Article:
Here’s a new wrinkle in the health reform debate we haven’t heard before: A federal mandate requiring individuals to purchase health insurance is unconstitutional, according to one political think tank.
The Fund for Personal Liberty (TFPL) — a group which is also sponsoring a lawsuit against Medicare challenging the rule that anyone who refuses to accept Part A must sacrifice their Social Security benefits — says it will “challenge the constitutionality of any government mandate requiring individuals to purchase health insurance” should such a decree come out of health reform legislation.
“Any mandate to purchase health insurance is an invalid exercise of the powers granted to Congress by Article I, Section 8 of the Constitution of the United States,” said Kent Masterson Brown, lead counsel for the TFPL. Translation: Such a mandate would be unconstitutional — at least according to TFPL.
TFPL was created for the purpose of “litigating for individuals’ healthcare liberty and freedom,” said Brown. It promises to challenge the constitutionality of any mandate passed down from Washington to purchase health insurance.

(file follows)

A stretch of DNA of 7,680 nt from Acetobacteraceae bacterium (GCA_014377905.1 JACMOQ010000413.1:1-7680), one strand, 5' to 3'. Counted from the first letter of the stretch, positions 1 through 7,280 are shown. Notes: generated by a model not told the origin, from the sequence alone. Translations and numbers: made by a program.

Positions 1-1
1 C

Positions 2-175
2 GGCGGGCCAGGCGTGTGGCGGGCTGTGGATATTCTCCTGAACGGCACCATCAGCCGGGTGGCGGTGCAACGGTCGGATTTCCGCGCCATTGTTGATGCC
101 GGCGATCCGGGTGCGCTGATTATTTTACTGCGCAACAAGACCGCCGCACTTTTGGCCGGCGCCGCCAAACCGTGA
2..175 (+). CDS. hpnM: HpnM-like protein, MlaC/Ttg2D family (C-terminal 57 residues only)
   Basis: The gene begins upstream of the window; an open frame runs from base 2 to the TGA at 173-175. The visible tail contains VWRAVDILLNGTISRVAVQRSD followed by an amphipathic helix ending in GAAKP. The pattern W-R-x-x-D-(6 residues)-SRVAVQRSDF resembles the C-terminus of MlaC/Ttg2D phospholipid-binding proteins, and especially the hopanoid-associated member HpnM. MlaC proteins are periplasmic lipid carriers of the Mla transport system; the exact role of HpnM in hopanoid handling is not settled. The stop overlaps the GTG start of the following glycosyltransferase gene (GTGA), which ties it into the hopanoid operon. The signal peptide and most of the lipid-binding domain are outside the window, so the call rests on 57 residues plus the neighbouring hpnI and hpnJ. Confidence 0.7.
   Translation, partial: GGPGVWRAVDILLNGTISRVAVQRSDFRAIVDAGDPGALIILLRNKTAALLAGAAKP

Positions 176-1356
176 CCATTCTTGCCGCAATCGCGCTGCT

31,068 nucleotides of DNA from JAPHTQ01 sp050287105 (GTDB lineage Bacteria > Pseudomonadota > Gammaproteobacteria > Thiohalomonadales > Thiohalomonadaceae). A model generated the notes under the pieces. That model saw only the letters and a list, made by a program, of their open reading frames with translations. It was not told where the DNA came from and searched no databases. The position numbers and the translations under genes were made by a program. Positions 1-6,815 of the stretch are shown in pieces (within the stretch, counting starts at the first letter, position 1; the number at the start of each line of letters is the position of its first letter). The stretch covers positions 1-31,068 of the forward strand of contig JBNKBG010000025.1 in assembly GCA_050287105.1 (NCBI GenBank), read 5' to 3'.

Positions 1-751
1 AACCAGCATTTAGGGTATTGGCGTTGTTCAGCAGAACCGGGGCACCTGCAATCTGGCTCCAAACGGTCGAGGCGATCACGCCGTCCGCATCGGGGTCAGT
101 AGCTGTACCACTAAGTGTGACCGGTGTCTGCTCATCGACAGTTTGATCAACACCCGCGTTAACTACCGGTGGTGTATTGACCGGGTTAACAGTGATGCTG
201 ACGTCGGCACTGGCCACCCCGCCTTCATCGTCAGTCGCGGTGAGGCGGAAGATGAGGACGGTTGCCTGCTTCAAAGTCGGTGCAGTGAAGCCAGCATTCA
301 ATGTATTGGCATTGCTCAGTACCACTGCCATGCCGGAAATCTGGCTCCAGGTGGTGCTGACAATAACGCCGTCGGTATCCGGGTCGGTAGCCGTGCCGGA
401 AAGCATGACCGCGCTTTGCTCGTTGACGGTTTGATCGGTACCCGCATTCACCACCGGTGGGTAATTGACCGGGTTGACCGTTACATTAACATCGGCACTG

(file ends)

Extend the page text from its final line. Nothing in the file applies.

“A one-size-fits-all solution to our health care needs denies us our freedom to individually contract for insurance on terms acceptable to each of us — or, not at all,” said Martha de Forest, executive director of TFPL.
Currently, TFPL is providing legal counsel in Hall v. Sebelius, a lawsuit in which five senior citizens are challenging the constitutionality of Department of Health and Human Services and the Social Security Administration policies forcing citizens to enroll in Medicare Part A or lose their Social Security benefits.
Do you agree with TFPL’s stance that an individual health coverage mandate would be unconstitutional? Let us know in the Comments Box below.
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